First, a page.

Combatting caste- and gender-based discrimination in the healthcare and education sector
Customizing incentives to combat caste- and gender-based discrimination in the healthcare and education sector (Nepal and India)
Focus of the study
Inequities in access as well as quality of healthcare and education are a major challenge facing developing economies. Anecdotal evidence suggests that in Nepal and India discrimination against women and lower castes is an important factor shaping these inequalities. Using a combination of lab-in-the-field and randomized field experiments, we investigate the causality of this association and test the mechanisms driving discrimination. The motivations for discrimination may include individual taste, fear of retaliation from not conforming to social norms, and beliefs over the effectiveness and efficiency of investments in the health and education of women and lower caste individuals. We then combine survey and administrative data with our experimental findings on discrimination to design a set of optimal policy interventions, tested via randomized field experiments.
The research takes a theoretically and empirically grounded approach in an attempt to address a relevant social policy issue: improving quality and access of health for socially disadvantaged groups. Our aim is to minimize disparities by maximizing a social objective function informed by our findings on the extent of discrimination and stakeholder recommendations.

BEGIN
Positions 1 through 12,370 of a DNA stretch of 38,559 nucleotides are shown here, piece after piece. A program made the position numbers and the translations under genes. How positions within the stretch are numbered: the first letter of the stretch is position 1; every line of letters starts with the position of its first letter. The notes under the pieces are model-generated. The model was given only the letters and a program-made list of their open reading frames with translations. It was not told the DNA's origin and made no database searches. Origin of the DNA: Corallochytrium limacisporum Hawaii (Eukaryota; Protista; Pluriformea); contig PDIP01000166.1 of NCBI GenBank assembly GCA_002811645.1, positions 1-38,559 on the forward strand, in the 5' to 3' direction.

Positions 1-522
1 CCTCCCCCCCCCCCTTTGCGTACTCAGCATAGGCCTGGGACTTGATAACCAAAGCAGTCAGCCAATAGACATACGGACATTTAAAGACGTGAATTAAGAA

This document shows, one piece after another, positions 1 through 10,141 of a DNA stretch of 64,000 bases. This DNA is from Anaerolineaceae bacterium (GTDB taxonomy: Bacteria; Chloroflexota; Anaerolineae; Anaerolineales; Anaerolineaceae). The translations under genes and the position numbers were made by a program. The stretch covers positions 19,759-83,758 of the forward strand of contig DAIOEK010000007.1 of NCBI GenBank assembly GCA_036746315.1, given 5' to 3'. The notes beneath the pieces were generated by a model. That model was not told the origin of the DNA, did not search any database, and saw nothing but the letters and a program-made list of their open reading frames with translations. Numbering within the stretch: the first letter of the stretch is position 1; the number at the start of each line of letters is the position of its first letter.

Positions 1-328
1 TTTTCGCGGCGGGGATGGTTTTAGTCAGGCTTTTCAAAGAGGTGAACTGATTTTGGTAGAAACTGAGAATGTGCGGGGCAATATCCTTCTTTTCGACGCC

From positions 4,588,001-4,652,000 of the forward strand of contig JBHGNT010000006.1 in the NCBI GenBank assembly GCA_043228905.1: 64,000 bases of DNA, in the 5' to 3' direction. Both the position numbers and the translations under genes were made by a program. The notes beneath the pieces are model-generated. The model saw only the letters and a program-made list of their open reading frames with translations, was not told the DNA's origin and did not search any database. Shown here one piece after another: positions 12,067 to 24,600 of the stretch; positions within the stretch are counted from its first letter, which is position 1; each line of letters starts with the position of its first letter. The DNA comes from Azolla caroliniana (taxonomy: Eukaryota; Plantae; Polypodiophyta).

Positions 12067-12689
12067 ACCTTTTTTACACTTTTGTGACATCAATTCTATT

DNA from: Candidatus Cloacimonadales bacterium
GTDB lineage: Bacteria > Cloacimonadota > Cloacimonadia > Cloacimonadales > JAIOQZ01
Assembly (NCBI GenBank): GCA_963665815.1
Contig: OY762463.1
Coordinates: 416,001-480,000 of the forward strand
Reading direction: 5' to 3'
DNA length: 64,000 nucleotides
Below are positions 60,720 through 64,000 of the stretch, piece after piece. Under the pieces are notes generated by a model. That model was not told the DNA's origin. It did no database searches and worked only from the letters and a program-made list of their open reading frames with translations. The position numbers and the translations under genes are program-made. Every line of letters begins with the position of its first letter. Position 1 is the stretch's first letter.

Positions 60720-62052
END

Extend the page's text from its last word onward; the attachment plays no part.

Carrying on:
Broader motivation for the research
Differential access to health and education services and the quality thereof can lead to long-lasting differences in economic outcomes. In the geographical context of our interest, women and lower castes are often refused admission to health care and education facilities or given lower quality treatment. Such disparities are also observed in health and education outcomes. For instance, according to the latest available estimates children from lower caste groups are 13% more likely to be stunted relative to the children of upper castes. However, we do not know to what extent these gaps are actually due to gender- and caste-based discrimination by health workers and teachers as opposed to correlated factors, such as socio-economic status. To the extent that these gaps stem from discrimination, an understanding of the mechanisms is necessary input in designing sound policies. The understanding of motivations underlying discrimination provides the opportunity to design optimal incentive contracts that address discriminatory behaviour, and ultimately help improve health and education outcomes.
- Rajesh Ramachandran (Co-PI)
- Devesh Rustagi (Principal Investigator)
- Emilia Soldani (Co-PI)